John Wesley Powell
Library of Congress

John Wesley Powell
May - August, 1869: Early History

Major John Wesley Powell makes the first recorded trip through the Grand Canyon and down the length of the Colorado River. The one-armed Civil War veteran followed this expedition with a second trip down the Colorado in 1871, when he conducted geological studies that greatly expanded understanding of the topography of the region.

Theodore Roosevelt
Library of Congress

Theodore Roosevelt
June 17, 1902

President Theodore Roosevelt signs the Reclamation Act. Reclamation Service engineers begin their long series of investigations and reports on control and possible uses of the Colorado River.

Workers use train tracks to cross the flooded plain.
Union Pacific Railroad

Workers use train tracks to cross the flooded plain.
March, 1905

Torrential rains begin and lead to the Colorado River breaking into the Imperial Valley, creating an inland sea across a hundred and fifty square miles. It was two years, at a cost of more than $3 million, before the river is contained within its original channel. Blaine Hamann, former Bureau of Reclamation employee, recalls, “The river was an enemy, and only in short periods of time could you look at it as a useful river. Most of the time it was something that would kill you or ruin your farm.”

May 18, 1920

Congress passes the Kinkaid Act authorizing the Secretary of the Interior to investigate problems of Imperial Valley.

Arthur P. Davis

Arthur P. Davis
February, 1922

Arthur P. Davis is the chief author of the Fall-Davis report entitled “Problems of Imperial Valley and Vicinity.” Prepared under the Kinkaid Act and submitted to Congress, the report recommended construction of a high dam on the Colorado River at or near Boulder Canyon. The report also suggested that the government could recoup the cost of construction by selling the electric power generated by the dam to the cities in rapidly expanding Southern California.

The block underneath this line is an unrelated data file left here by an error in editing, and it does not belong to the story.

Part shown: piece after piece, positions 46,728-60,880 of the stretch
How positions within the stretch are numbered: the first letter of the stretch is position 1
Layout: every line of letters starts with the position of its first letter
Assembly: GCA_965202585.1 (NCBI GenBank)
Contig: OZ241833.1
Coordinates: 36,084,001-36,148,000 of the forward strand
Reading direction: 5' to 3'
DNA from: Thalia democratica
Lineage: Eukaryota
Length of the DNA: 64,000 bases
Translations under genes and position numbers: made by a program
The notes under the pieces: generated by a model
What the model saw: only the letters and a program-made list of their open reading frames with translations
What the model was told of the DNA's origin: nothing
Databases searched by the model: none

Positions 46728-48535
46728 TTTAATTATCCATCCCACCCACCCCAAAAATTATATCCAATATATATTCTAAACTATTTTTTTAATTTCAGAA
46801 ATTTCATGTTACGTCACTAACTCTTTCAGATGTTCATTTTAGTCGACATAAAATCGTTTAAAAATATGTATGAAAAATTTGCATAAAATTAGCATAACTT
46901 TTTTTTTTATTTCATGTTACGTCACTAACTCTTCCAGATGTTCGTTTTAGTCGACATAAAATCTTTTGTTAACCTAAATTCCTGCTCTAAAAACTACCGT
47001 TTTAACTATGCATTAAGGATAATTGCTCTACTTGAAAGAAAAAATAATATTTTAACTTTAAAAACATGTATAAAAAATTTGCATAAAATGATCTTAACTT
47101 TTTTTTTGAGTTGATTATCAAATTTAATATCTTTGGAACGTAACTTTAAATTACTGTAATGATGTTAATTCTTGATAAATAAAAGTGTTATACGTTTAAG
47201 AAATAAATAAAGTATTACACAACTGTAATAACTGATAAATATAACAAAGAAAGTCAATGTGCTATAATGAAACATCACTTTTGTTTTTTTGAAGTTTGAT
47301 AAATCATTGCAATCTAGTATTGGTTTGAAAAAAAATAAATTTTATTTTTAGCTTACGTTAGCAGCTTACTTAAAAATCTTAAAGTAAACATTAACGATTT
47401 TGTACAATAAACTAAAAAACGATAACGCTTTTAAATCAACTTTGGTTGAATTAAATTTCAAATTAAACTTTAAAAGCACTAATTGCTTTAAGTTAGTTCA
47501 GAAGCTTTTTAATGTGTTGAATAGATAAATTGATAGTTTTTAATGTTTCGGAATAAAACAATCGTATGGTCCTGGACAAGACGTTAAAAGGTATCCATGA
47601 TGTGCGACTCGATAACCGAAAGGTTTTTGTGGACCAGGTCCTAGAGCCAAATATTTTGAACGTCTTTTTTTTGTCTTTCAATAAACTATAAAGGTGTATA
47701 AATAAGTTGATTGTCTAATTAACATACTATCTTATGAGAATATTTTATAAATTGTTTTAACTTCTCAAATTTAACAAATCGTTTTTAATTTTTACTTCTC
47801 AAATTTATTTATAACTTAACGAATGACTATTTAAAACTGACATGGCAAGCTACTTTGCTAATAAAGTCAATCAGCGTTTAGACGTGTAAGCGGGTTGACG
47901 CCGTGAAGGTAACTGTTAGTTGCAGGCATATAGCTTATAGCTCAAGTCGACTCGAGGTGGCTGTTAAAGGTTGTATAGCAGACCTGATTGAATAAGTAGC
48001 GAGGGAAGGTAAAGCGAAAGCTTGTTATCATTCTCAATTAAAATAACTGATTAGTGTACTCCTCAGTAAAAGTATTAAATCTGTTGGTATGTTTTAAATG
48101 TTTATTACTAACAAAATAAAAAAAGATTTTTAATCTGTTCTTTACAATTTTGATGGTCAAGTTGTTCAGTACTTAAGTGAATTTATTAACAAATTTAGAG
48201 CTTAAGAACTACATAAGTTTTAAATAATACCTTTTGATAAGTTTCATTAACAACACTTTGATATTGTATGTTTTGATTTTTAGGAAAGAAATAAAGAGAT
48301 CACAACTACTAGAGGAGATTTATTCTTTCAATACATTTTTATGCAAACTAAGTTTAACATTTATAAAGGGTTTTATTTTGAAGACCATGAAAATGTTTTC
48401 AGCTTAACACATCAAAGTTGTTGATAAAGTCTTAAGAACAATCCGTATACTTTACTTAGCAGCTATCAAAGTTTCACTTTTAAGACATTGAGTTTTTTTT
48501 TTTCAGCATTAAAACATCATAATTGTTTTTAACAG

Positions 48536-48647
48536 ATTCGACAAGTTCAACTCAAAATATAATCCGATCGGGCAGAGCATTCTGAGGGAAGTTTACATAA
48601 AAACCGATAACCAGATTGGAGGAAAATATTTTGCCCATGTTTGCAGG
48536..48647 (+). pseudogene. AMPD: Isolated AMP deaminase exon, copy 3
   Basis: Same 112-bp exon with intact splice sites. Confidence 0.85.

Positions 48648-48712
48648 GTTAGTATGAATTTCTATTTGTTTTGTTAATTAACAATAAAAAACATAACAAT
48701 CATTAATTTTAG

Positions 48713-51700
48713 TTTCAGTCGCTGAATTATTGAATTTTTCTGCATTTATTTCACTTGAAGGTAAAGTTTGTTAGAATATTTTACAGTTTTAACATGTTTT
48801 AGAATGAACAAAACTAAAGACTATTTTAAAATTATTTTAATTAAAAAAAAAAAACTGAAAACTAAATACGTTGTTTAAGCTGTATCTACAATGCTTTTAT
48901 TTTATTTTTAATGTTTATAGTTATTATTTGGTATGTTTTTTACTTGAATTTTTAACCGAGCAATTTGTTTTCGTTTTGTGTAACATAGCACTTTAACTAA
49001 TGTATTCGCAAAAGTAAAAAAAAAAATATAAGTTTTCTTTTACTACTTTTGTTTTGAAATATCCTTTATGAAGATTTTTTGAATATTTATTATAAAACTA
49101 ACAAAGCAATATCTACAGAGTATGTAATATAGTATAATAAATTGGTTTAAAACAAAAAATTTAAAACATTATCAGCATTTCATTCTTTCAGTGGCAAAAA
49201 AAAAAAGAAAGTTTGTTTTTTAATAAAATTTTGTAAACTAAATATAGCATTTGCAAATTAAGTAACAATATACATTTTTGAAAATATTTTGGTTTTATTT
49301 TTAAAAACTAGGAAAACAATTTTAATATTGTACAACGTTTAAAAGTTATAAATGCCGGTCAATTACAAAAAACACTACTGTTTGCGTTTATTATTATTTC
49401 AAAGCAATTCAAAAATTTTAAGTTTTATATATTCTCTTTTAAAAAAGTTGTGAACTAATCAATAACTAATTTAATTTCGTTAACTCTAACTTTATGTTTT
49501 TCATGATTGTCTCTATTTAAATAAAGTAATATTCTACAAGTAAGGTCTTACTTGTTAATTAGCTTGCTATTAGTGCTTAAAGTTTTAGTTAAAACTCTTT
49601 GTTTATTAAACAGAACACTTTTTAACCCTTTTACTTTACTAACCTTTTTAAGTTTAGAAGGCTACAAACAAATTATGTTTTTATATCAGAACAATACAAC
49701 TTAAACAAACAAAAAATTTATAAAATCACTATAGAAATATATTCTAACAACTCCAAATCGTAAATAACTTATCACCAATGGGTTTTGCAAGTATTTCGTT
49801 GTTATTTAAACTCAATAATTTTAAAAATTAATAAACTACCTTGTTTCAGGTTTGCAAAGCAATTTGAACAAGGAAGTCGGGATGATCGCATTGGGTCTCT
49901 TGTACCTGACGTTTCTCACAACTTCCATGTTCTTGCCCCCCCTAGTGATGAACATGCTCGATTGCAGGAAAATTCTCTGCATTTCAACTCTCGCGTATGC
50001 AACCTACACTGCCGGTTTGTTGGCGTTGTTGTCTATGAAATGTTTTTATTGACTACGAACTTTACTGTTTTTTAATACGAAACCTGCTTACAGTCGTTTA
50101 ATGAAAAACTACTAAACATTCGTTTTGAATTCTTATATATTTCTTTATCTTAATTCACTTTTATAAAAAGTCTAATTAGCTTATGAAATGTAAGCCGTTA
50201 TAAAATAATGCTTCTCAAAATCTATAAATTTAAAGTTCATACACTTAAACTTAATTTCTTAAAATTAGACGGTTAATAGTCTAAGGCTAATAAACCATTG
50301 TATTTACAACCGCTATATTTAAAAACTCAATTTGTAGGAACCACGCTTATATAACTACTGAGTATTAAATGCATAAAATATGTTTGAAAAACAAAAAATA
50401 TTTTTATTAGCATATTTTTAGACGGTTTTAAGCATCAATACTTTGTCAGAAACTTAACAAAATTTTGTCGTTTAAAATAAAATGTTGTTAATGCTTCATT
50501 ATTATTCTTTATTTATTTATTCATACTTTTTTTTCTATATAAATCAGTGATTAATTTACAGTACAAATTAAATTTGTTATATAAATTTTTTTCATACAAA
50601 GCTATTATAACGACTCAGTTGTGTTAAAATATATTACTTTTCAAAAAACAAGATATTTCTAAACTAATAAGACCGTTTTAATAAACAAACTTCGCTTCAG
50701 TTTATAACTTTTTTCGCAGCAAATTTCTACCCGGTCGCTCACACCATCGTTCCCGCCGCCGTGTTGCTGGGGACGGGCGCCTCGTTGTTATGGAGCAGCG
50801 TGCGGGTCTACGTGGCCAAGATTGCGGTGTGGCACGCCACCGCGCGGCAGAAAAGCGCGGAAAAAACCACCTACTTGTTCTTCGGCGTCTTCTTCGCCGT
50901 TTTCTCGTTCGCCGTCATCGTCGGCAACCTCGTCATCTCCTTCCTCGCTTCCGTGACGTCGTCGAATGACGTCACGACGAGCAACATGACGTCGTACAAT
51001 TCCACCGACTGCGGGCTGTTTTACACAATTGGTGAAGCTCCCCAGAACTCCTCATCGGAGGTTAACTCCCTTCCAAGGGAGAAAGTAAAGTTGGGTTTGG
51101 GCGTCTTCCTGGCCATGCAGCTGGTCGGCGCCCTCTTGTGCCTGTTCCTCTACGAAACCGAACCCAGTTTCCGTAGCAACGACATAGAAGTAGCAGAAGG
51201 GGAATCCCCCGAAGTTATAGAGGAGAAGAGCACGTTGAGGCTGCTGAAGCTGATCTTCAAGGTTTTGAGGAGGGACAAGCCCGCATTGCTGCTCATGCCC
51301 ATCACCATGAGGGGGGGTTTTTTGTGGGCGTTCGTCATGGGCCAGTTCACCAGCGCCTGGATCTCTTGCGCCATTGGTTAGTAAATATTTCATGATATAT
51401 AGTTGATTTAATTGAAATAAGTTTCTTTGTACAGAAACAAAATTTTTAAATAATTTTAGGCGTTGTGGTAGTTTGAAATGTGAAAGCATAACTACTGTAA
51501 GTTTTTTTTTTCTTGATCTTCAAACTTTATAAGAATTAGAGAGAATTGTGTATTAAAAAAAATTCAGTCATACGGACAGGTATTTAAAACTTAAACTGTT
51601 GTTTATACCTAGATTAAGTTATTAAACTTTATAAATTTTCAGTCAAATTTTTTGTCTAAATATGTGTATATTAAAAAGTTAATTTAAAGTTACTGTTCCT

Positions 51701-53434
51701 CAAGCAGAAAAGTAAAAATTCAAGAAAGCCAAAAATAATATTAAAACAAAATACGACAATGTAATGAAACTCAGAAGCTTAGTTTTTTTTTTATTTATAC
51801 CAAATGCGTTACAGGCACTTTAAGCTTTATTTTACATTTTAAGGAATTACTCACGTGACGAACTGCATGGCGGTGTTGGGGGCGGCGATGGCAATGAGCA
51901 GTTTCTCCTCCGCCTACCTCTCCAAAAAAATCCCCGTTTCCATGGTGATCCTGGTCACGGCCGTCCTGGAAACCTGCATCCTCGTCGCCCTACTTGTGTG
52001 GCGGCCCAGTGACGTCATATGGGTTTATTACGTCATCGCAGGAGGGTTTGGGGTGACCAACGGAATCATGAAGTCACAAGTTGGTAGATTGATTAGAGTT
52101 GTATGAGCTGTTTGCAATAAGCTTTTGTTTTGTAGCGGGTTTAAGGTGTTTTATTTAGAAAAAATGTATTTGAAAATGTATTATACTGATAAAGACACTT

November 24, 1922

Representatives of the seven Colorado River Basin States sign the Colorado River Compact in Santa Fe, New Mexico. Later in the year, the first of the Swing-Johnson bills to authorize a high dam and canal is introduced in Congress.

Calvin Coolidge
Library of Congress

Calvin Coolidge
December 21, 1928

The Colorado River Board of California reports favorably on a feasibility study concerning the Boulder Canyon Dam Project. The Boulder Canyon Project Act, introduced by Senator Hiram Johnson and Representative Phil Swing, both of California, passes in the House and Senate, and is signed by President Calvin Coolidge.

Herbert Hoover
Herbert Hoover Presidential Library

Herbert Hoover
June, 1929

Herbert Hoover takes charge of negotiations as six of seven basin states approve the Colorado River Compact. The basin states include Arizona, California, Colorado, Nevada, New Mexico, Utah, and Wyoming. Arizona, unhappy with the proposed plan for water distribution, is the one state that held out against the Compact. The resulting agreement leads to passage of the Boulder Canyon Project Act.

The men of Six Companies
Bureau of Reclamation

The men of Six Companies
March 11, 1931

The Bureau of Reclamation opens bids for the construction of Boulder (Hoover) Dam and Power Plant. The contract is awarded to Six Companies, a construction and engineering firm made up of some of the West’s most successful builders and designers of dams, bridges, roads, and tunnels. The winning bid was $48,890,995.

November 14, 1932

The Colorado River is diverted around the dam site.

June 6, 1933

First concrete is poured at Hoover Dam site.

February 1, 1935

The Hoover Dam starts impounding water in Lake Mead.

May 29, 1935

The last concrete is poured at the dam site.

September 30, 1935

President Franklin D. Roosevelt attends and speaks at the dedication of Boulder (Hoover) Dam.

Hoover Dam completed

The Hoover Dam completed
March 4, 1947

Officially declaring that the dam at Boulder Canyon be named Hoover Dam for former President Herbert Hoover, House Resolution 140 is introduced to Congress. It will pass two days later and move on to be approved in the Senate.

April 30, 1947

President Harry S. Truman signs resolution officially declaring that the dam at Boulder Canyon be named Hoover Dam.

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